ANSWERS TO DEVELOPING YOUR MARKETING PLAN The Interactive Marketing Plan exercise can be found at www.cengagebrain.com. 1. Can you identify the core competencies of your company? Do they currently contribute to a competitive advantage? If not, what changes could your company make to establish a competitive advantage? Students should identify the core competencies of the company they selected. As an example, Walmart’s core competencies include world-class efficiency in supply chain management, an extensive distribution system, and a strong reputation for delivering low prices. Next, students must state whether their identified core competencies contribute to a competitive advantage for their selected company. For the example of Walmart, the answer would be yes. 2. Conduct a SWOT analysis of your company to identify its strengths and weaknesses. Continue your analysis to include the business environment, discovering any opportunities that exist or threats that may impact your company. In order to answer this question, students are required to provide a SWOT analysis of their selected company. Embedded in this answer, students will be required to clearly identify their company’s strengths and weaknesses as well as discussing any opportunities or threats their company may face. © 2016 Cengage Learning. All Rights Reserved. May not be copied, scanned, or duplicated, in whole or in part, except for use as permitted in a license distributed with a certain product or service or otherwise on a password-protected website for classroom use.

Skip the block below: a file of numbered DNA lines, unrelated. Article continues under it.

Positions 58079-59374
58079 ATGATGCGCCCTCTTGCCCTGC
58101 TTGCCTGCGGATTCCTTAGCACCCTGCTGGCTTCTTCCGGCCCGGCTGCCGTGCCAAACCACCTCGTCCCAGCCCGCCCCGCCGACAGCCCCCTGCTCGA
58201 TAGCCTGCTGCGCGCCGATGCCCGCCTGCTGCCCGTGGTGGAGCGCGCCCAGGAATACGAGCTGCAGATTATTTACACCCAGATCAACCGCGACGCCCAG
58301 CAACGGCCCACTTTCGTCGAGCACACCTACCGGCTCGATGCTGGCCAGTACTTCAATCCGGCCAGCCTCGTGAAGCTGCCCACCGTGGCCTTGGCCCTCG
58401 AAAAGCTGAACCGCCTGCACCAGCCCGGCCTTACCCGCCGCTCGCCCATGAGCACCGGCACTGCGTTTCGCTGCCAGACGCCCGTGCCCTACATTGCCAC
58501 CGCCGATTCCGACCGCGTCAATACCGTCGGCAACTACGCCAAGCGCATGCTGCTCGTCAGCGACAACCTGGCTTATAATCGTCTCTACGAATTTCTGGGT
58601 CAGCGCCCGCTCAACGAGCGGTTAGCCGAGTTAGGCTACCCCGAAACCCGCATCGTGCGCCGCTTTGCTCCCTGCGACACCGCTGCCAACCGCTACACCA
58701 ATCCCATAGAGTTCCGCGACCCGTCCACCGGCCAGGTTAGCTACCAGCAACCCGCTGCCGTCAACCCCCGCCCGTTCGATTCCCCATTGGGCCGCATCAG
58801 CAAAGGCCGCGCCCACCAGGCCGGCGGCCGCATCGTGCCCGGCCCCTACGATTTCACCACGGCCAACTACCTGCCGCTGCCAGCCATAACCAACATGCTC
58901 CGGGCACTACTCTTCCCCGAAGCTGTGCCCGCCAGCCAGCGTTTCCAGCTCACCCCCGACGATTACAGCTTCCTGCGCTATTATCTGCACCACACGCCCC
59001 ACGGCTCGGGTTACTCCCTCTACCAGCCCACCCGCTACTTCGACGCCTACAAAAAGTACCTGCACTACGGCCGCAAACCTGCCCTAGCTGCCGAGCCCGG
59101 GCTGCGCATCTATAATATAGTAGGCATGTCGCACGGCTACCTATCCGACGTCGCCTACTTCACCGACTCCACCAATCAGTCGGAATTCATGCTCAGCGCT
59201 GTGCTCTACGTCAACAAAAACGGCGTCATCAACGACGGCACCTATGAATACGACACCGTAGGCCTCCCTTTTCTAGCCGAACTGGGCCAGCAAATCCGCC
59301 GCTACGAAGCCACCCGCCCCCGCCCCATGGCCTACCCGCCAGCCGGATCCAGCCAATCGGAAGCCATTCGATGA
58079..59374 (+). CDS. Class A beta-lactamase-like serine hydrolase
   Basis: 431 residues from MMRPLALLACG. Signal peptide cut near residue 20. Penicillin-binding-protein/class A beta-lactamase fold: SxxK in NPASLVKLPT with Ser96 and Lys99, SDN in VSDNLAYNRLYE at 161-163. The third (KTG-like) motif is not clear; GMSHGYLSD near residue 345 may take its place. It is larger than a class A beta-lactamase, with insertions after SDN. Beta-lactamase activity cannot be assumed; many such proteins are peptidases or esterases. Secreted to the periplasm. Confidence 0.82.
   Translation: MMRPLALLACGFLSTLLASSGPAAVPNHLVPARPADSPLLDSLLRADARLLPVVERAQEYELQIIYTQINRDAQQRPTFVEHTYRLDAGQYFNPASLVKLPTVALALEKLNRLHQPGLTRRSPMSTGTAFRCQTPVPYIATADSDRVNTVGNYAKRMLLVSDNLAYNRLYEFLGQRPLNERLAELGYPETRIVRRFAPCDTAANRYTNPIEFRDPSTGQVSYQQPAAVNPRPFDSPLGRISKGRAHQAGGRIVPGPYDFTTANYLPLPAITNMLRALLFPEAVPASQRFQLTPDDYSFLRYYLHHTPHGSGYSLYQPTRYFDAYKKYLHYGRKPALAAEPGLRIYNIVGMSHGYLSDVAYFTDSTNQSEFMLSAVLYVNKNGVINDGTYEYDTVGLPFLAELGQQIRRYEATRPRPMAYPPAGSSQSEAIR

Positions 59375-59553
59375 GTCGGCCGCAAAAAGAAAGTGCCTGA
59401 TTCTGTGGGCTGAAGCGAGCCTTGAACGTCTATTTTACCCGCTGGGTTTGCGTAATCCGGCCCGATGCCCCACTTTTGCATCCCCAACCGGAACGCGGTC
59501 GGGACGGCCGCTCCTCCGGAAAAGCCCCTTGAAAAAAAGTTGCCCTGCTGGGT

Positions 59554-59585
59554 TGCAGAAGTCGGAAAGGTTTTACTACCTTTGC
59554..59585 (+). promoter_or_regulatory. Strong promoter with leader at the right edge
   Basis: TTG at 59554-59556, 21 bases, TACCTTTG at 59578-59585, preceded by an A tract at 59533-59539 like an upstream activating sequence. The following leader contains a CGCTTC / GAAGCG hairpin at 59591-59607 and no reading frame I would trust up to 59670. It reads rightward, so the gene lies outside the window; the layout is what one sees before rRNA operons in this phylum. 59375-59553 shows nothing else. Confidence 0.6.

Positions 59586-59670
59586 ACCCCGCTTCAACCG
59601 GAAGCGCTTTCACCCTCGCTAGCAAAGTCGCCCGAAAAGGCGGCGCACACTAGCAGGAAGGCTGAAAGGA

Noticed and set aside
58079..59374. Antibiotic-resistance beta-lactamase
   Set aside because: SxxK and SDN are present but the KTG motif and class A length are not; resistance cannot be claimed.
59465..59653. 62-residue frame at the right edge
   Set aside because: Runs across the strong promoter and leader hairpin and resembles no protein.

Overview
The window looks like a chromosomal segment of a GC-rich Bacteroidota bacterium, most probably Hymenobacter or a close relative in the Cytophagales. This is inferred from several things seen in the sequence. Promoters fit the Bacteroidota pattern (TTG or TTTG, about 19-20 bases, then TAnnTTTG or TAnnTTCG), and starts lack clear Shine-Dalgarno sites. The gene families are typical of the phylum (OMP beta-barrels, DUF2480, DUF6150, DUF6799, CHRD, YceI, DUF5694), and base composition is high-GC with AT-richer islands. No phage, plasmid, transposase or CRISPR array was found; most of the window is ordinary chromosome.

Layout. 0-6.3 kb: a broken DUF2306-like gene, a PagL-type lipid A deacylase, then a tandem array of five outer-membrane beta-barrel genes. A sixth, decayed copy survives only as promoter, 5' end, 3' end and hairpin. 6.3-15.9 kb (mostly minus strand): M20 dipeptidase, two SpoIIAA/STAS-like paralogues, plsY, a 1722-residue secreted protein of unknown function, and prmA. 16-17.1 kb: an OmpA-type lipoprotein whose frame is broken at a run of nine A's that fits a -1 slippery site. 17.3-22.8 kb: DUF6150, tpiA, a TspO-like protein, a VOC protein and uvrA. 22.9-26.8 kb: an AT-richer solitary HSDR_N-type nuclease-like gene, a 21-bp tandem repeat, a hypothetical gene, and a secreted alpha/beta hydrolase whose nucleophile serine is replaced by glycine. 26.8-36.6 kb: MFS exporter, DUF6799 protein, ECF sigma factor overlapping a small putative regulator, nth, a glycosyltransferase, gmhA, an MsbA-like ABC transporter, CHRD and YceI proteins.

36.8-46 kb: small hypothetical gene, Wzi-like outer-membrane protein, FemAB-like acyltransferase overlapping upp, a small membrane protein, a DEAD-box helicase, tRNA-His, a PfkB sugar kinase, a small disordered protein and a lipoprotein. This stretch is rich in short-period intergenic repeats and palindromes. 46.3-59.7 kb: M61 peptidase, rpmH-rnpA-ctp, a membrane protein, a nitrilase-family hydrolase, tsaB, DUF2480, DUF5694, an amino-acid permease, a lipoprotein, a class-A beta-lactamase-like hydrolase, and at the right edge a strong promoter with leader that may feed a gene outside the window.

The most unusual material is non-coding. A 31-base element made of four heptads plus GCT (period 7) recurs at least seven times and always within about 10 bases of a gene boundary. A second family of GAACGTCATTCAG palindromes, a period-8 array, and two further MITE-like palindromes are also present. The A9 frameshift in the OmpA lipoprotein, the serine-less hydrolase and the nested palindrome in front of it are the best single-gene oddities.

Chapter 2: Planning, Implementing, and Controlling Marketing Strategies

33 3. Using the information from your SWOT analysis, have you identified any opportunities that are a good match with your company’s core competencies? Likewise, have you discovered any weaknesses that could be converted to strengths through careful marketing planning? Students are required to discuss whether they have identified any opportunities that are a good match for their company’s core competencies. Finally, students should explain whether they discovered any weaknesses that could be converted to strengths through careful market planning.